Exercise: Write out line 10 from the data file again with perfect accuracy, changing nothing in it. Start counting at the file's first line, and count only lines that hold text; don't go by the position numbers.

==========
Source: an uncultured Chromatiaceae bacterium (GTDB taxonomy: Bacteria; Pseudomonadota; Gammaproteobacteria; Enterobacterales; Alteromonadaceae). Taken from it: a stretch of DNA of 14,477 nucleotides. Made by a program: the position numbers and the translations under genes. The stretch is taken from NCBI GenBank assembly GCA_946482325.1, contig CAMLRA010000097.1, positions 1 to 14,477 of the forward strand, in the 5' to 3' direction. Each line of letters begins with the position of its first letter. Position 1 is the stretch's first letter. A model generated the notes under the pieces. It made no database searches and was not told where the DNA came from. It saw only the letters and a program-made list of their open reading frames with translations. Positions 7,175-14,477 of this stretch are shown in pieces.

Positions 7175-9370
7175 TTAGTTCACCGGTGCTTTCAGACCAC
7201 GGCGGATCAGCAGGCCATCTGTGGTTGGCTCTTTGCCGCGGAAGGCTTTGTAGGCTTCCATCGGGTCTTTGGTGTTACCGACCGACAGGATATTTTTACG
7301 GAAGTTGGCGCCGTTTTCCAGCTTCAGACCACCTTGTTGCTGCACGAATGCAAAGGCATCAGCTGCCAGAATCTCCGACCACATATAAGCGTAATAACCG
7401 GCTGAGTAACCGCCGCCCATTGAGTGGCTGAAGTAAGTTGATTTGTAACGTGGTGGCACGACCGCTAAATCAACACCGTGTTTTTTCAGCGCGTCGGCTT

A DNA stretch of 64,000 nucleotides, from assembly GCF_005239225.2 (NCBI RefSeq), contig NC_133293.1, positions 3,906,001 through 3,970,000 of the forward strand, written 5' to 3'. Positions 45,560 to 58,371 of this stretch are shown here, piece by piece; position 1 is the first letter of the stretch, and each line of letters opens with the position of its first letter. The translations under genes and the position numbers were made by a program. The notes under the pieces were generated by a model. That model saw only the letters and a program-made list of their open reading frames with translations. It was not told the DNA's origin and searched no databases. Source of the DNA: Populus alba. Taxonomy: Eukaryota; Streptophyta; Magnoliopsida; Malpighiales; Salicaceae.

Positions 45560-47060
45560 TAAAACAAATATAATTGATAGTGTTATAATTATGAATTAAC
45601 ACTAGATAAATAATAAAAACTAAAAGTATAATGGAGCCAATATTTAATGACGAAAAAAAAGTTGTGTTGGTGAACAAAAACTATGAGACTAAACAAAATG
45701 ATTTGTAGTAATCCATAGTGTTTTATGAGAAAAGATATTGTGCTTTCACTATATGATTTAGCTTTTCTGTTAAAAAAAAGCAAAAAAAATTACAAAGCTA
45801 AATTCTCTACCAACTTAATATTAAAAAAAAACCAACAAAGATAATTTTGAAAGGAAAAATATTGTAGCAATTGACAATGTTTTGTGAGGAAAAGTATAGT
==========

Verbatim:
45601 ACTAGATAAATAATAAAAACTAAAAGTATAATGGAGCCAATATTTAATGACGAAAAAAAAGTTGTGTTGGTGAACAAAAACTATGAGACTAAACAAAATG